The NAS panel tries to put these statistics in context by noting that we are now running a fiscal deficit exceeding over a trillion dollars a year, so that everyone is a fiscal burden. Left unsaid is an equally important point: Some burdens are avoidable, and some are not. We may not be able to do much about the fiscal burden of the native-born population. But there are many obvious policy options available to ensure that the already-large burden is not further increased by immigration.
The NAS report also provides additional estimates of the short-run fiscal impact, focusing on expenditures and taxes at the state and local-government level. Here is a short version of Table 9-6, reporting the data for the largest states and for the country as a whole:
Again, the NAS find that immigrants generate a fiscal burden in the short run. The report states: “First generation independent person units (which include first and second generation children assigned to independent first generation persons) cost the states on net about $1,600 each. . . . These estimates of the fiscal impact imply that the total annual aggregate impact of the first generation and their dependents, averaged across 2011–13, is a cost of $57.4 billion.”
The data are so unambiguous that it is very easy to summarize what we learn. On a year-to-year basis, the taxes that immigrants pay do not cover the public expenditures they trigger. And the shortfall seems to be at least $50 billion annually.
The NAS also tried to calculate the long-run fiscal impact, taking into account the taxes and expenditures of immigrants and their descendants over a 75-year period. This long-run calculation allows for the possibility that immigrants might help fiscally, as the native population is aging and there is not enough money to fund the liabilities in Social Security and Medicare unless we drastically raise taxes or cut benefits. Immigration brings in new taxpayers who can help fund some of those liabilities in the future.
As the report repeatedly notes, however, the bottom line of the long-run calculation can be manipulated to be either a very positive number or a very negative number by making different assumptions. The long-run fiscal impact of the average immigrant is positive only if immigrants do not affect the cost of public goods and we assume that future tax rates and benefit payments will follow the projections made by the (obviously infallible) Congressional Budget Office. If you get rid of either of those assumptions, Table 8-12, which I reproduce in a simplified form to make it more easily readable, shows that the positive long-term impact of an immigrant (and descendants) contributing a net of +$58,000 over the next 75 years becomes a loss as large as -$119,000.
The report repeatedly emphasizes the fragility of the long-run evidence: “Forward-looking projections of the net fiscal impact of an additional immigrant and descendants generate a relatively wide range of possible results.” And: “The future path of fiscal policy is important for assessing the fiscal impacts of immigrants.” And: “The treatment of spending on public goods is important for assessing the fiscal impact of immigrants.”
Let me translate. Assumptions matter, and different assumptions lead to wildly different answers. I think there is an elephant in the room; the NAS report alludes to it but cannot bring itself to say it out loud. So I will: All estimates of the long-run fiscal impact are useless!
The bottom line
The NAS report does not conduct the final calculation that adds up the economic gains and compares that number with the fiscal burden. But anyone with a pencil and the proverbial back of an envelope can do so using the numbers in the report. Immigrants have both a labor-market impact and a fiscal impact. Do the economic gains generated by working immigrants outweigh the fiscal burden that immigrants impose?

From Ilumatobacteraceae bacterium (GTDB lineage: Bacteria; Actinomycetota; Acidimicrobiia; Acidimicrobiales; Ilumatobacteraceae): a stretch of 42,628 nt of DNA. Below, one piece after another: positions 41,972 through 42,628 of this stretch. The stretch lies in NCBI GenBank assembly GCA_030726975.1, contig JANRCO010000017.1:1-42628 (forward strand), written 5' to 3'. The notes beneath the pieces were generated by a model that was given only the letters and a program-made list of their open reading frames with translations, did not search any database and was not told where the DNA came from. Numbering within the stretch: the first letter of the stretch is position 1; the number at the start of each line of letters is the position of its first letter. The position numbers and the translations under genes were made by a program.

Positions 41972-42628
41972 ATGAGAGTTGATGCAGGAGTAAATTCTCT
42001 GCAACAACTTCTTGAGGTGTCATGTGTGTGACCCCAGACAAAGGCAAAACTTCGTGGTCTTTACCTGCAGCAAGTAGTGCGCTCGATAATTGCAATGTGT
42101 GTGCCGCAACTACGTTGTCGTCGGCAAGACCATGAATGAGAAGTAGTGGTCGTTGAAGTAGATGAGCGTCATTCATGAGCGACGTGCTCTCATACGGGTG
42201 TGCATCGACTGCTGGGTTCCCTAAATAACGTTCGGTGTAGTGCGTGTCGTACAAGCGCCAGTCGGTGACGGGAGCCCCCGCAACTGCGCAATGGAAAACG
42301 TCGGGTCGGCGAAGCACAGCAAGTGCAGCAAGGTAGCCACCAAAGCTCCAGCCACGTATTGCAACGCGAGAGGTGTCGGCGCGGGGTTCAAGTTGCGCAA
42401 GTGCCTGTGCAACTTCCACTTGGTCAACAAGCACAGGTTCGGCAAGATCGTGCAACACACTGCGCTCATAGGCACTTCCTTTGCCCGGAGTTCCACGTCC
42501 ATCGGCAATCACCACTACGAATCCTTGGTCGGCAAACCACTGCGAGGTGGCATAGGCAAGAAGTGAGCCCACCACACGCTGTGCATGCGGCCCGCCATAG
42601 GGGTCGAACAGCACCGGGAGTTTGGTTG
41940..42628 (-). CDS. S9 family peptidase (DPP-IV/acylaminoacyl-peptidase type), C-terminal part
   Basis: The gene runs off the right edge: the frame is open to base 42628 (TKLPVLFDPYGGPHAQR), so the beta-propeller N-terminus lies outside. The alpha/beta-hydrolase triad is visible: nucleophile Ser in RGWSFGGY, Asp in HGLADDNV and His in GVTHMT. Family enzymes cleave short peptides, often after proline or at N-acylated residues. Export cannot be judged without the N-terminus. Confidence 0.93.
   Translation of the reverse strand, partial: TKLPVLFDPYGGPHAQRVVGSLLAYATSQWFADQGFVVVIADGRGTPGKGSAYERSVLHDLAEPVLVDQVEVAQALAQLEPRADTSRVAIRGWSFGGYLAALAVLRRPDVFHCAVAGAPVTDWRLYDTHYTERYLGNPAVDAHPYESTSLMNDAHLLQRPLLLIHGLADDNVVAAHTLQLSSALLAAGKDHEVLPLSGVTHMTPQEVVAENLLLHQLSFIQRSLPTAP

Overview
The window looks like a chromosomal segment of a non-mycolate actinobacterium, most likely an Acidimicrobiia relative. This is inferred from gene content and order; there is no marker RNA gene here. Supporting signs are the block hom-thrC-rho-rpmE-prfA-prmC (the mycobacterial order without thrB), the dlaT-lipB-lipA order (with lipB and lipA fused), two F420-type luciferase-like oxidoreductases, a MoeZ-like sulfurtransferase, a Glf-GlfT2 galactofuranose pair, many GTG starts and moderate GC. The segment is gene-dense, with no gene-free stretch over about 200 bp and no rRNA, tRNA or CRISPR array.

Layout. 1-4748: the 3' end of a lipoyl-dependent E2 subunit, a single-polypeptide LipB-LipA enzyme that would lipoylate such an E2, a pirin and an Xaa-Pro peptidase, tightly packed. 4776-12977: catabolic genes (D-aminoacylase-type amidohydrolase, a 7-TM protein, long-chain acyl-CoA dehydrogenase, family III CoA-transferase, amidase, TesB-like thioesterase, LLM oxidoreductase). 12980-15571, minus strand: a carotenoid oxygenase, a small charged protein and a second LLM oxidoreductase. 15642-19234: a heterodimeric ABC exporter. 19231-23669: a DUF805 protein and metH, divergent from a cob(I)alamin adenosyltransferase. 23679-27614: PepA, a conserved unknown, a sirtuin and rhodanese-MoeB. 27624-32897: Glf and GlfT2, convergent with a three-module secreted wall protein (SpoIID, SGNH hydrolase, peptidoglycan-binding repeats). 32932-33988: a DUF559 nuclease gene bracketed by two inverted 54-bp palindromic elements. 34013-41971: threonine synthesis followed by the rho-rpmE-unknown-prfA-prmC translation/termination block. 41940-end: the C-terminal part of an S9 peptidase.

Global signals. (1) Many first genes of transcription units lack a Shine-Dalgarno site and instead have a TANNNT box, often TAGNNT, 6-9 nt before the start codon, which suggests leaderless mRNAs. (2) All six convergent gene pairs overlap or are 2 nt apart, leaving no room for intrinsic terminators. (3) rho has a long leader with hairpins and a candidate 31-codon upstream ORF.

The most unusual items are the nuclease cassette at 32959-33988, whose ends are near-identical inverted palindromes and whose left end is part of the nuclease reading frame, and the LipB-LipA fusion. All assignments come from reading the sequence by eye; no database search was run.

The report concludes that there is a short-run fiscal burden. Across all levels of governments, the annual burden ranges from a minimum of $43 billion to nearly $300 billion, depending on what is assumed.
But what does the report say about the “immigration surplus,” the increase in wealth accruing to the native population as a result of immigration? As immigrants enter the labor market and reduce the wage of natives, they increase profits for the employers. Plus the immigrants themselves produce additional output, generating even more profits. In the end, the aggregate wealth of natives — both workers and firms — rises, and there is a redistribution of wealth from workers to firms. The NAS report their estimate of the immigration surplus in chapter 4:
Immigrant labor accounts for 16.5 percent of the total number of hours worked in the United States, which . . . implies that the current stock of immigrants lowered wages by 5.2 percent and generated an immigration surplus of $54.2 billion, representing a 0.31 percent overall increase in income that accrues to the native population.
That short paragraph contains a lot of important information. First, the immigration surplus is relatively small, about $54 billion. Unfortunately, the report avoids giving a transparent estimate of the size of the wealth transfer from workers to firms, reporting instead that, on average, wages went down by 5.2 percent. It would be better if they had reported the actual number of dollars involved in that transfer. That number, it turns out, would be about $500 billion. So, yes, immigrants created an additional $54 billion worth of new wealth, but a byproduct of that creation was a wealth transfer of half a trillion dollars.
I would add a huge caveat to the $54 billion estimate of the surplus. It ignores all the externalities that immigrants create along the way. The externalities are both good and bad. The good: The entry of extremely high-skill immigrants surely accelerates innovation, makes us more productive, and has a beneficial impact on economic growth. The bad: The entry of some high-skill immigrants, such as those who enrolled in flight schools and learned to fly planes and then flew them on September 11, 2001, can make us all much worse off. The NAS did not even try to quantify the value of all the many positive and negative externalities (and, in fact, neither has anybody else). So, in the end, all we really have to go on is an estimated surplus of $54 billion in the short run.
If we then take the report’s estimates of the surplus and the fiscal burden at face value, it is self-evident that the impact of immigration on the aggregate wealth of natives is, at best, a wash. Instead, the impact of immigration is distributional. Those who compete with immigrants are effectively sending billions and billions of dollars annually to those who use immigrants.
There is a lot of temptation, particularly in the middle of a presidential campaign in which immigration is one of the core issues that completely differentiate the two candidates, to spin aspects of the NAS report in ways that will further a particular narrative. There are enough scenarios in the NAS report that would enable the construction of practically any factoid. As always, it is crucial to open that hood and look inside before you buy into it.